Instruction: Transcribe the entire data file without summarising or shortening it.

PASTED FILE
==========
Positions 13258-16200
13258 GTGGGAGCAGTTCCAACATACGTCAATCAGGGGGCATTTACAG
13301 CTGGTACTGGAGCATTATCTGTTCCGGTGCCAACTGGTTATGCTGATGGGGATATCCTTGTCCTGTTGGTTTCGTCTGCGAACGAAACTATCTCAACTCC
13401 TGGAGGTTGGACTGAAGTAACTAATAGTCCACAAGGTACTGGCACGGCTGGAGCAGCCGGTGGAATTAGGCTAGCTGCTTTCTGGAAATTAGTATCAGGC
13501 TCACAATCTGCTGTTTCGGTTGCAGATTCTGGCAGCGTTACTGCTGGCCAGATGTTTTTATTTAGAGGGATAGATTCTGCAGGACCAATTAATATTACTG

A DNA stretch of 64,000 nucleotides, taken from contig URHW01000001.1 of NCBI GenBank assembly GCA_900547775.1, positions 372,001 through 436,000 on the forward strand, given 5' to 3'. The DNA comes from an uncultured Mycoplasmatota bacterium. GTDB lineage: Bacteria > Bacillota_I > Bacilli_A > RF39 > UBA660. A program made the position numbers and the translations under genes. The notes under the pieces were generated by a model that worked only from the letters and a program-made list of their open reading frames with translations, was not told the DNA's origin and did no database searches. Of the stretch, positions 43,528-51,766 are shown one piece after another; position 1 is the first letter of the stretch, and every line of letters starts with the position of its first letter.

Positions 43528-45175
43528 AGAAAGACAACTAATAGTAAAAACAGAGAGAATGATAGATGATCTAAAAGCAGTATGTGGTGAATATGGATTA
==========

Positions 13258-16200
13258 GTGGGAGCAGTTCCAACATACGTCAATCAGGGGGCATTTACAG
13301 CTGGTACTGGAGCATTATCTGTTCCGGTGCCAACTGGTTATGCTGATGGGGATATCCTTGTCCTGTTGGTTTCGTCTGCGAACGAAACTATCTCAACTCC
13401 TGGAGGTTGGACTGAAGTAACTAATAGTCCACAAGGTACTGGCACGGCTGGAGCAGCCGGTGGAATTAGGCTAGCTGCTTTCTGGAAATTAGTATCAGGC
13501 TCACAATCTGCTGTTTCGGTTGCAGATTCTGGCAGCGTTACTGCTGGCCAGATGTTTTTATTTAGAGGGATAGATTCTGCAGGACCAATTAATATTACTG

A DNA stretch of 64,000 nucleotides, taken from contig URHW01000001.1 of NCBI GenBank assembly GCA_900547775.1, positions 372,001 through 436,000 on the forward strand, given 5' to 3'. The DNA comes from an uncultured Mycoplasmatota bacterium. GTDB lineage: Bacteria > Bacillota_I > Bacilli_A > RF39 > UBA660. A program made the position numbers and the translations under genes. The notes under the pieces were generated by a model that worked only from the letters and a program-made list of their open reading frames with translations, was not told the DNA's origin and did no database searches. Of the stretch, positions 43,528-51,766 are shown one piece after another; position 1 is the first letter of the stretch, and every line of letters starts with the position of its first letter.

Positions 43528-45175
43528 AGAAAGACAACTAATAGTAAAAACAGAGAGAATGATAGATGATCTAAAAGCAGTATGTGGTGAATATGGATTA